Our reliance on illustrative scenarios is the unfortunate product of the complexities of public benefits qualifications and data that does not exist (i.e. valid estimates of the family compositions of the Pennsylvania DSP workforce and numbers of DSPs who receive public benefits by type). The savings on public benefits requires additional data on Pennsylvania DSPs’ access to benefits. Rather than offer an estimate of likely benefits based on guesswork, a scenario based approached was adopted. Admittedly, this is less than ideal, but it emerged as the only reasonable compromise.


Based upon the 2016 study from the Economic Policy Institute (EPI),xvii  raising wages for all workers making below $12.16 an hour will reduce taxpayer spending on public benefits. Raising wages to $18 per hour does not guarantee that all public benefits will be eliminated. However, it does move many DSPs along the continuum to being self-sufficient and not needing public subsidies. In addition, it saves taxpayer dollars. The Economic Policy Institute demonstrated that for every one dollar increase in hourly wages for the roughly 27.5 million workers earning up to $12.16 an hour, the share relying on public assistance is predicted to decline by 3.1 percent. 

What is important in the Pennsylvania context is that many DSPs in Pennsylvania currently work overtime due to low wages and depend upon this additional income to meet basic living requirements. For many of these DSPs, by working overtime hours, they eliminate their eligibility for public benefit subsidies. This requires most DSPs to make an unfortunate trade-off: either accept public benefits, or work significant overtime to make ends meet. 


Impact on Consumers:  High turnover negatively impacts the quality of service delivery. Employees are the most critical input to achieving high-performance outcomes.xx  Reducing turnover translates into increased program continuity and an enhanced ability to provide ongoing support to each individual consumer. With a significantly higher pay rate, providers would attract more capable staff that would provide consumers with a higher quality of care. It would reduce competition with other businesses like fast food chains for employees with the most potential. Providers would become an employer of choice, much as the state developmental centers have been employers of choice for years.

Impact on DSP Employees and their families:  Referencing Pennsylvania dataxxi the typical DSP at $18 per hour would now earn $37,440 annually, and even with reducing overtime by 60 percent to 206 hours for a DSP each year, many DSPs could still earn an additional $5,572 per year ($43,012 total per year).  In all likelihood, DSPs would lose access to and not need most forms of public benefits with an increase in their hourly wages. They would be able to work fewer hours and be more financially capable of supporting their children in achieving educational goals.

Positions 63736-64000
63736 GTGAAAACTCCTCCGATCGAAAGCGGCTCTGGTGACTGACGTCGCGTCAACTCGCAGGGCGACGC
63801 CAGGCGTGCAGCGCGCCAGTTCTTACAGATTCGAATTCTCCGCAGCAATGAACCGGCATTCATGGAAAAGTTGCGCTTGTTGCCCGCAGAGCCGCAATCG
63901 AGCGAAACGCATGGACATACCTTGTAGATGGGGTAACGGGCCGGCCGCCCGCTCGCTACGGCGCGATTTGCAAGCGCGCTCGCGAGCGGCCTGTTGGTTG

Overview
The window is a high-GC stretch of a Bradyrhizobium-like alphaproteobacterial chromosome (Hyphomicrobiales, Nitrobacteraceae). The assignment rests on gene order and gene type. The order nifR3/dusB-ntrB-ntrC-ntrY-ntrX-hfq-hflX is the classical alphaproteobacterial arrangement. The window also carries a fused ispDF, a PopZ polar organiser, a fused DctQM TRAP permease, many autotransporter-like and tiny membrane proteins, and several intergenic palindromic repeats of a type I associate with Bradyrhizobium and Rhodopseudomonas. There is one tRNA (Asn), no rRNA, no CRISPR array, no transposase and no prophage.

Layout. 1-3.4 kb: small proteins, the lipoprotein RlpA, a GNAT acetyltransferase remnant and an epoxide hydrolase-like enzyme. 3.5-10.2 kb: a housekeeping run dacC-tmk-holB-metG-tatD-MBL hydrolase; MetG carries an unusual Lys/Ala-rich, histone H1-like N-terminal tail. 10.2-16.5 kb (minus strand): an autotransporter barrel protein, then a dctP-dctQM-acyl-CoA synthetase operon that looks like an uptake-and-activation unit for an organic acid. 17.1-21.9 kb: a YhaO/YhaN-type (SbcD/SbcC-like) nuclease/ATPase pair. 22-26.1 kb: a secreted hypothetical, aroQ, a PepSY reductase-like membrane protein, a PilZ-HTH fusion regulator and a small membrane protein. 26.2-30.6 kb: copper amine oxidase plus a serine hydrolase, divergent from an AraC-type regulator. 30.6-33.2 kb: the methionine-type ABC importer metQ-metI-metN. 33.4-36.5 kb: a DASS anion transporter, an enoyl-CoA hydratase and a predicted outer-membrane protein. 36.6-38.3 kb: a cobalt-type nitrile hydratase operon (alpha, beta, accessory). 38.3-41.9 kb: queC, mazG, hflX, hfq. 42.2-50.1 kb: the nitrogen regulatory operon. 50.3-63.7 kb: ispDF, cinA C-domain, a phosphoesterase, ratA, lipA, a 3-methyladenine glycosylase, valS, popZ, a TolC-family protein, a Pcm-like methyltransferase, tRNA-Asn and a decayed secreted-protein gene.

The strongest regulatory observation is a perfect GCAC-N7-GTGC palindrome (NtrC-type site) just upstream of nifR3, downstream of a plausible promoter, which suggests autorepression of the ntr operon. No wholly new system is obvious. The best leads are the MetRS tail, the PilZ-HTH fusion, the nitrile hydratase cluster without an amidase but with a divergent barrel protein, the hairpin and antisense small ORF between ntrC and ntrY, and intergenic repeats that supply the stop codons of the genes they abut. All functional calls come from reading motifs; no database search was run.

The literature has documented that an individual that had to either work overtime or subsist on public benefits due to low wages has been proven to experience diminished health, increased obesity, and hypertension.xxv This low-wage environment has a striking human cost. It minimizes the ability of parents to fully participate in their children’s development, and children of low-wage parents are often forced into the labor market early. Children of low-wage parents are more likely to face educational difficulties, and “trade-offs between spending time with children and earning an adequate wage can trap parents in familial hardship.” Finally, children of low-wage earning parents are more at risk for health problems and complications.xxvi

Impact on Tax Payers:  The literature suggests that vacancies and overtime are surprisingly linked to wages. Low wages, even within the context of the relatively narrow range of hourly wages, correlate to higher rates of vacancy and turnover. A reasonable hypothesis would be that higher pay might reduce turnover. We note that higher pay to employees of state centers has been associated with positive outcomes such as lower rates of turnover (Price, 2015), with Ohio Civil Service Employee Association president Christopher Mabe reporting state center turnover rates as low as 10 percent. A similar news report (Hult, 2017) cited a reduction in staff turnover in a mental hospital following a pay increase.

A reasonable question then becomes to what extent turnover and vacancies might decline in the event of an increase in DSP compensation in Pennsylvania. Once again, strong data on this issue is unavailable. The Hult study mentioned the above referenced 60 percent decrease in turnover in a state mental hospital. We have elected to follow the Hult study conclusion of a 60 percent decrease in turnover if wages increase to $18 per hour. Given this conclusion, below are the costs and benefits to taxpayers.